Legislative Changes and the Inventor

  • Gilbert Kivenson


Even though the United States patent system has unquestionably encouraged the highest degree of technological development ever achieved in the history of man, there are many who feel that the present legal structure has basic shortcomings which lead to the unfair treatment of the inventor and the public. It is not surprising that any body of laws which has been little changed over a long period of time would begin to show need for updating. It can also be seen that a duality of purpose will arise from any legislation which seeks to encourage one group of citizens; those not in the favored group will press for and obtain laws which equalize the privileges created for the others. The government is thus caught in the situation of a parent who must not show favoritism to any one of many children. The ambivalence of the government’s position in regard to the patent law structure comes about from the concept of the monopoly afforded by a patent grant, on the one hand, and the body of laws which forbid monopolistic practices, on the other. An operating zone must be defined which allows the inventor (or the corporation which manufacturers his development) to work in an area of restricted competition, yet does not unfairly restrict trade.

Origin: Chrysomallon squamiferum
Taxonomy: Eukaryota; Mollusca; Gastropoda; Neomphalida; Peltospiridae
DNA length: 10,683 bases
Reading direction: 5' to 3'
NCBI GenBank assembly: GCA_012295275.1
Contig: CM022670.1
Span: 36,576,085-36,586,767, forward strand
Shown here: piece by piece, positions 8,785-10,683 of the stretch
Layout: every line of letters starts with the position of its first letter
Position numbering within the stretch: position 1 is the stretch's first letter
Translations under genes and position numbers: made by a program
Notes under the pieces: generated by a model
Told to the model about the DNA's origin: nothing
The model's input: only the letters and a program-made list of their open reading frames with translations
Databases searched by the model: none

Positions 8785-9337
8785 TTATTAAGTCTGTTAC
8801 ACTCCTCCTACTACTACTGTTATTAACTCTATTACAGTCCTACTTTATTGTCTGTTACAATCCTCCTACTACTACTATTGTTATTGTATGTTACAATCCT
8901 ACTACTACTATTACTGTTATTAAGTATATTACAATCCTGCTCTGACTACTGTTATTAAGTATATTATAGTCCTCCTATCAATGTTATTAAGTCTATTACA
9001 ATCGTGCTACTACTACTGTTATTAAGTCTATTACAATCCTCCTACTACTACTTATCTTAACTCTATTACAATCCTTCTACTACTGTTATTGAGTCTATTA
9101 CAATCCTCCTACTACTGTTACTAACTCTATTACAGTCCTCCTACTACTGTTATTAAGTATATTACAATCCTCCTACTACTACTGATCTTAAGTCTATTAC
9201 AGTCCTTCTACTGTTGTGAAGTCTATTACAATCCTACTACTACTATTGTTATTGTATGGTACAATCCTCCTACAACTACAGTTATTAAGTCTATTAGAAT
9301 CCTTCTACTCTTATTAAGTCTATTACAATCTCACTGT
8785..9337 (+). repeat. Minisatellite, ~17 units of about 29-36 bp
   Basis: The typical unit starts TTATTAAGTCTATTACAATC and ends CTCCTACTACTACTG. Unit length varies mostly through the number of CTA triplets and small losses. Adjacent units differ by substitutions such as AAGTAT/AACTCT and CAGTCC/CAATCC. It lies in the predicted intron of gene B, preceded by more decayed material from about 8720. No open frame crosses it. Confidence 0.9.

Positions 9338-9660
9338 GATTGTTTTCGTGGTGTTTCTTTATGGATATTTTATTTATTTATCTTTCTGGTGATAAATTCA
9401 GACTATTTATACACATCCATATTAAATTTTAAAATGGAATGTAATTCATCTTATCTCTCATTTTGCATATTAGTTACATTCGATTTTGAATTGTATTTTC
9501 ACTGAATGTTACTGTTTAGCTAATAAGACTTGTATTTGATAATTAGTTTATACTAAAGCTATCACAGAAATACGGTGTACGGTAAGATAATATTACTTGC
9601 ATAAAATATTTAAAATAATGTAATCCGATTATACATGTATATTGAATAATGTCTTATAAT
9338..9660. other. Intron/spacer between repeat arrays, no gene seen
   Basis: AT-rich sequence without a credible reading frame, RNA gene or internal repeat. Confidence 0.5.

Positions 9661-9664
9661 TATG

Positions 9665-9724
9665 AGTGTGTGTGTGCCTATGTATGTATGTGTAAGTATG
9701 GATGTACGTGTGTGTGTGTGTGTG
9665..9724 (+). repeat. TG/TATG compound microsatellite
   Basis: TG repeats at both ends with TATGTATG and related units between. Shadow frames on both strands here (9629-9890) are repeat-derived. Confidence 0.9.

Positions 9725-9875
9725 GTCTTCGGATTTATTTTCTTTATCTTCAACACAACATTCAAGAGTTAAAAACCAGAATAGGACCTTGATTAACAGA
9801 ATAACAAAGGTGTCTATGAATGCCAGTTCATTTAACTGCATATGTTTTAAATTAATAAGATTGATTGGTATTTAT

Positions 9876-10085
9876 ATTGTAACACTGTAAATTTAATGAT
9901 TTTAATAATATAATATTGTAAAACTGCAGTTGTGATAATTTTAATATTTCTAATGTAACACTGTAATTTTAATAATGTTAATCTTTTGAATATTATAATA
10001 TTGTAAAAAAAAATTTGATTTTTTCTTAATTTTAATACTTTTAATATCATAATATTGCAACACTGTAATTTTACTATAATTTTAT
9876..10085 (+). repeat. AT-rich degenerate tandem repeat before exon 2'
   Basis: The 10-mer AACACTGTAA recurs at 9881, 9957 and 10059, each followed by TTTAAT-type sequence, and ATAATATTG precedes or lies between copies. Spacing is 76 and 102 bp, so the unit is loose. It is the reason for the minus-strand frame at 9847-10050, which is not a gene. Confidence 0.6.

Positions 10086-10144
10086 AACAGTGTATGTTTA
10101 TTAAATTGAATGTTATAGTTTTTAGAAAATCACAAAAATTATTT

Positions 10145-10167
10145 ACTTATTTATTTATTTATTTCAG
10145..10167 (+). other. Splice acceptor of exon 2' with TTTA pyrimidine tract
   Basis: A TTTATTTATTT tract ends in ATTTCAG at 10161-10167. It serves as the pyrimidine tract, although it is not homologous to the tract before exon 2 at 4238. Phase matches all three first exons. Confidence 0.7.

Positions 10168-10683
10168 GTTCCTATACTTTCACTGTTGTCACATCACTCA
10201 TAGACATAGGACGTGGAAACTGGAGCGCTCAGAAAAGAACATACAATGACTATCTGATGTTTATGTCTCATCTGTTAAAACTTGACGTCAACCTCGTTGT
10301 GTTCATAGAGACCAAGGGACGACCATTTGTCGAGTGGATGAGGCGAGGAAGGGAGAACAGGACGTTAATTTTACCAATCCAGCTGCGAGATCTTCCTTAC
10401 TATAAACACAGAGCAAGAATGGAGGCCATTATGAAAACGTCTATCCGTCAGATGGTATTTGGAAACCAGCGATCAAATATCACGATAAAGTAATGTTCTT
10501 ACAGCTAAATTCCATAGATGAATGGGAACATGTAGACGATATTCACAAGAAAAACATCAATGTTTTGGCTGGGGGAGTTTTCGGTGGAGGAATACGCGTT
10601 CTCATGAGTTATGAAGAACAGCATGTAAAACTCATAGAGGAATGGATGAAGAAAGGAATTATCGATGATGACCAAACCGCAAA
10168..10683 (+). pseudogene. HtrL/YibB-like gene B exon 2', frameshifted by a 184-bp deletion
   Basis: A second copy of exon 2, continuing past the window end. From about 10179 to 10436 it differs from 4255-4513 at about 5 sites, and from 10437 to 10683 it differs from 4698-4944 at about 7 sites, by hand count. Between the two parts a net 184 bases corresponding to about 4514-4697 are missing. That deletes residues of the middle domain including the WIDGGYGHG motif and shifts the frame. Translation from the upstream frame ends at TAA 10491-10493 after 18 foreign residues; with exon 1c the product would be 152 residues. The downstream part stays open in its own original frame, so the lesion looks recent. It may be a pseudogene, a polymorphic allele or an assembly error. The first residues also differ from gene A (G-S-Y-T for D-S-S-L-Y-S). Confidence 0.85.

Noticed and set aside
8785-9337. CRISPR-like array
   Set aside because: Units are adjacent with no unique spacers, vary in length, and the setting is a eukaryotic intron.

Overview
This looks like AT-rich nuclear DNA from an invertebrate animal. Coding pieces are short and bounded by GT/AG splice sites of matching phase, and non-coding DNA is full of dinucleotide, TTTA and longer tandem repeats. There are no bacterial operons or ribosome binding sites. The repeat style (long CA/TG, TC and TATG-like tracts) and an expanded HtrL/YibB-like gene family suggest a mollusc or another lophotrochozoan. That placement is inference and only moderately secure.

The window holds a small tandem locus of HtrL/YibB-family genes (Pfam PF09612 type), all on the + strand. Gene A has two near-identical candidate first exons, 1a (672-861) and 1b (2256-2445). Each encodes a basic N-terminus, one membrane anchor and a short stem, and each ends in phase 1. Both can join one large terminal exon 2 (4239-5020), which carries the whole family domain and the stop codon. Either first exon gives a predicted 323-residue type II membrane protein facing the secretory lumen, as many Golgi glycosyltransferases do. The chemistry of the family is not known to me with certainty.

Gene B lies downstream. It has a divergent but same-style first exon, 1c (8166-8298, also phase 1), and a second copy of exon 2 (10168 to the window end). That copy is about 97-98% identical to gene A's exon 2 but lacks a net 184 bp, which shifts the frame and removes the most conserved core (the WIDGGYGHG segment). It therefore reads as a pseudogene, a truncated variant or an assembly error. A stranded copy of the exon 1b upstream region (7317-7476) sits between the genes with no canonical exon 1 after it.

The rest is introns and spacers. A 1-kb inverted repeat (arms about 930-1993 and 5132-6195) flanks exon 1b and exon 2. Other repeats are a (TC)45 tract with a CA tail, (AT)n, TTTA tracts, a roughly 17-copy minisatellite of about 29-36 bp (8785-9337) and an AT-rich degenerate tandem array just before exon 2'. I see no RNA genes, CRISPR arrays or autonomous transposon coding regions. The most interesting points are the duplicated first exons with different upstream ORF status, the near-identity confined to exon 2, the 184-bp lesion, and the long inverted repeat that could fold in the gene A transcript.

Service Invention Patent System Legislative Change Independent Inventor Patent Cooperation Treaty 
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Copyright information

© Van Nostrand Reinhold Company Inc. 1982

Authors and Affiliations

  • Gilbert Kivenson

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